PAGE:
Hoppo Bumpo (n): A children's game. Played by folding one's arms and hopping on one leg. Aim is to bump opponents, so that they lose their balance. Last person standing wins.

October 17, 2008


I have strayed. But I can explain - really, I can.

Mr Hoppo Bumpo, if you are reading this (hmmm ... like that's ever going to happen), keep your wool on - I'm talking crochet here.

A couple of weeks ago I started crocheting granny squares in earnest. A somewhat slow process, but an enjoyable one. I adore the yarn I am using. Its called Wendy Pearl Luxury Cotton and is 75% cotton. The remainder of the composition is viscose, which I assume produces the pretty little glints twisted into the fibre. Its so soft and beautiful, that I think I might be more in love with just holding the work, than the crochet process itself.

By this weekend past, I had completed 6 largish squares. Granted, not many. So at this point I either had a graceful exit (a set of coasters) or a lot of work ahead of me (an Afghan rug). I decided to press on with the rug. That said, I realised that I didn't have enough yarn.

If you read my earlier post about this particular yarn, you may know that I picked up 9 balls in an end-of-line special. Being as I'm not a crocheter, I guessed at the amount of yarn required.

Estimating the number of balls needed by weight was clearly a misguided strategy. Usually I am prone to under-estimates (e.g. Was that really a kilo of chocolate I ate? It seemed like so much less), but in this case, I think I went the other way. I've discovered that each ball will produce only three and a bit squares, which means that at around 30 squares, my sumptuous Afghan would be little more than a knee rug.

Sadly by now, I had it in my head that my future rug would be so beautiful, that it would be heirloom stuff. Clearly I am not talking from a technical point of view (all of the squares are wonky and no two appear to be exactly the same size). No, I was envisaging future generations running their hands over the rug, as they admired the soft cottony loveliness and the glint in the sunlight.

I needed more yarn.

So armed with product numbers and dye lots I started looking for additional supplies. It appeared that there is indeed a little of the West Yorkshire Wendy Pearl about. Some in Australia; more in the UK. And different colours too. Sadly none of it quite as cheap as my original purchase (especially if you factor in a £30 freight charge quoted by one online store in England). I was doing the sums and mulling over the next step, when we decided to take our road trip.

And that's when it happened. I have to blame it all on Trev.

I was visiting Hamilton in country Victoria and popped into my favourite shop Trev's Bargain Emporium. Rummaging in the back of the store with no particular purpose in mind, I spied it. The bargain yarn: generic yellow label; 62% cotton, 38% nylon. It was a funny crinkly texture and in a multi-colour palette that seemed awfully close to my Wendy Pearl. It was a bit shiny. And just $1.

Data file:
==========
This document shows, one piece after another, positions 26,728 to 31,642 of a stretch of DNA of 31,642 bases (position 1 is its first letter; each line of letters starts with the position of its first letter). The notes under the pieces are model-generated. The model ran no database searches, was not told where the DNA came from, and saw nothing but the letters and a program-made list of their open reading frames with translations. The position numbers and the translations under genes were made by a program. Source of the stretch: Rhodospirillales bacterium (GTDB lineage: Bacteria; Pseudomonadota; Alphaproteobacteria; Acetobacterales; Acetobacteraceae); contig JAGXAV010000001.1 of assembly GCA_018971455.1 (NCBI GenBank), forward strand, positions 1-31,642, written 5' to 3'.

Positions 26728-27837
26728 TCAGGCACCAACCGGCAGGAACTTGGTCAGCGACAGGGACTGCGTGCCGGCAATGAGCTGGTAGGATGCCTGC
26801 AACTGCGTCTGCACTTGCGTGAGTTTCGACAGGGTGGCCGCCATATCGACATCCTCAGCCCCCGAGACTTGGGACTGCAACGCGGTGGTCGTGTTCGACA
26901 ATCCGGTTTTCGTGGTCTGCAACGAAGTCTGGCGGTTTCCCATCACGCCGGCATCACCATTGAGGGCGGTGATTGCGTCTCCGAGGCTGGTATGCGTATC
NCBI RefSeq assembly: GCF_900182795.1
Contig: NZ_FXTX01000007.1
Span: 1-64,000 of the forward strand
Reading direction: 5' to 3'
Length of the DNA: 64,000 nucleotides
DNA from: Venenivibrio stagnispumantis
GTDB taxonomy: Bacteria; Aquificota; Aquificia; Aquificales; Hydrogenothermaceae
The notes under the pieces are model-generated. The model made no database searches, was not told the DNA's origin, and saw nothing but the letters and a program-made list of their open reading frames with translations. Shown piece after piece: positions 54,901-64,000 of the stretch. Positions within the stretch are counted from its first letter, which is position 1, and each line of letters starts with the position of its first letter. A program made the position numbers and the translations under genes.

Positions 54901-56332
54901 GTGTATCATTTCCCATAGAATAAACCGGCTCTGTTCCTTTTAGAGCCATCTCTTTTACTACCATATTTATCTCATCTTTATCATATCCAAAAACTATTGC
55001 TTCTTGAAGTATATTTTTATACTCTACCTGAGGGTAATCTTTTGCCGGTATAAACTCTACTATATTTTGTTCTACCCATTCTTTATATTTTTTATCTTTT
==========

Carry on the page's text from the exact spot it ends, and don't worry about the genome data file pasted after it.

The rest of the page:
I was seduced in a moment. Without hesitation, I piled the balls into my arms and hot-footed it to the counter to pay. I never considered whether I could possibly crochet this yarn up into similar sized squares. Or whether its just plain wrong to mix yarns of different compositions in one rug. I went home and started a new batch of granny squares. For two days, I loved the novelty.

But now a week on, I've realised, I don't love this new yarn like the old. I don't think its going to stand the test of time. I don't think its going to be there for me - or future generations - later. I don't want caress it and hold it up in the sunshine. And I rather have my doubts that its really who it said it was: 62% cotton? I don't think so.

Oh, I feel so cheap.


  1. This story is hilarious! I chuckled the whole way through.

    Sorry to hear you couldn't get hold of more yarn, but it's certainly made for a fun story!

    Happy Crocheting!

  2. Oh sheesh. Trev really pulled the wool over your eyes. Oh well, you flirted, and now you're on the straight and narrow. Stay faithful and you'll never look back.

  3. Oh no! what a disaster...bloody Trev!
    Do you have an old label so you can post a photo on the blog and maybe we could all do a search for it on our daily crafty travels.

  4. Oh dear... you little tart!!
    Learnt your lesson now, haven't you honey!

  5. I don't think you should of learnt your lesson, get back out there, puto n some lippy and see what shimmery creamy goodness is around the corner, just make sure he pays for the drinks this time.

  6. :) that's funny. Dont feel bad, we have all strayed like that at times. I once knitted a baby jumper and thought it doesnt matter if the wool is from different dye lots does it - I mean its the same colour - and I merrily knit away. Uh Uh - you could quite clearly see that half way down the sleeve it turned from one shade of green to another - not a good look.

  7. Oh dear, that sounds so frustrating! I'm an under estimator too. It's never a good thing when you've invited a whole bunch of people over for dinner (blush)

  8. Never ever trust someone with the name Trev.
    Ha ha ha. Your story made a great read - still laughing!

  9. Beautiful post, I love the yarn it is so pretty..I am sure you will find some use for it, maybe as a crocheted border?


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